In 1940, eighteen-year old Juliet Armstrong is reluctantly recruited into the world of espionage. Sent to an obscure department of MI5 tasked with monitoring the comings and goings of British Fascist sympathisers, she discovers the work to be by turns both tedious and terrifying. But after the war has ended, she presumes the events of those years have been relegated to the past for ever.
Ten years later, now a producer at the BBC, Juliet is unexpectedly confronted by figures from her past. A different war is being fought now, on a different battleground, but Juliet finds herself once more under threat. A bill of reckoning is due, and she finally begins to realise that there is no action without consequence.
About the Author
Kate Atkinson won the Costa Book of the Year prize for her novels Behind the Scenes at the Museum, Life After Life and A God in Ruins. Her four bestselling novels featuring former detective Jackson Brodie became the BBC television series Case Histories, starring Jason Isaacs.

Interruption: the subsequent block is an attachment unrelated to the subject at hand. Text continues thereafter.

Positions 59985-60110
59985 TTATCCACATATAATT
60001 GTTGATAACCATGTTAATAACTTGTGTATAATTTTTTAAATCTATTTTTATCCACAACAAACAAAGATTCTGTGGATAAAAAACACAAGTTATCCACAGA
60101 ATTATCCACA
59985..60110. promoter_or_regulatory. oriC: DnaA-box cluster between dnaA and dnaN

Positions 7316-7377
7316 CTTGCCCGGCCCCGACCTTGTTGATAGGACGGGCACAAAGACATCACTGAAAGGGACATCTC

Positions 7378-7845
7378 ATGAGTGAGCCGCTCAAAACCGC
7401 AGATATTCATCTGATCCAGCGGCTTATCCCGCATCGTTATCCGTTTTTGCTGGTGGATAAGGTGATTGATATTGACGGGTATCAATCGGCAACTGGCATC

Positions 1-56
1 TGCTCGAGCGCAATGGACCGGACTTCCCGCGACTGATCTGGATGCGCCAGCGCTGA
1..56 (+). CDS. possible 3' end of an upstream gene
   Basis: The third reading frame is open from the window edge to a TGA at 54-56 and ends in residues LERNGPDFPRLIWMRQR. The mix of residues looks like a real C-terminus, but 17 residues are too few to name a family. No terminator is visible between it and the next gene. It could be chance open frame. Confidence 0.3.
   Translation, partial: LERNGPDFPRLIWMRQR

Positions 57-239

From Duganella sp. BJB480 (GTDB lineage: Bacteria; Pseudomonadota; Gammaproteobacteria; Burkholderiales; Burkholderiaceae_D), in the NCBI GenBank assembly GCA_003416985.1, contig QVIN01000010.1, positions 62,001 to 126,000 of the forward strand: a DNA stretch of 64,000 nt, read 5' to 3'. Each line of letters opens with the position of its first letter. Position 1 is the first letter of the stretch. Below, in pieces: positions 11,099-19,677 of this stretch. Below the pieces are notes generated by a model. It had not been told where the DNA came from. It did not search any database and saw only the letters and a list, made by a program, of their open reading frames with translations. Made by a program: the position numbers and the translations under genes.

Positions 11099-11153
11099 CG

One could easily imagine that in lesser hands the plot ingredients of Transcription (an innocent young girl, the war effort, espionage) might have procured a terrible sense of déjà vu in the mind of a prospective reader. However, against such considerable odds Atkinson manages to rustle up a riveting tale peppered with hook-inducing stratagems, intrigue and gaslighting. Despite its obvious thriller-like qualities, Transcription does not adhere to rules or limitations of any genre; it would appear to bolster more universal appeal instead, which is yet another of its many highly commendable features. Tampere City Library, Finland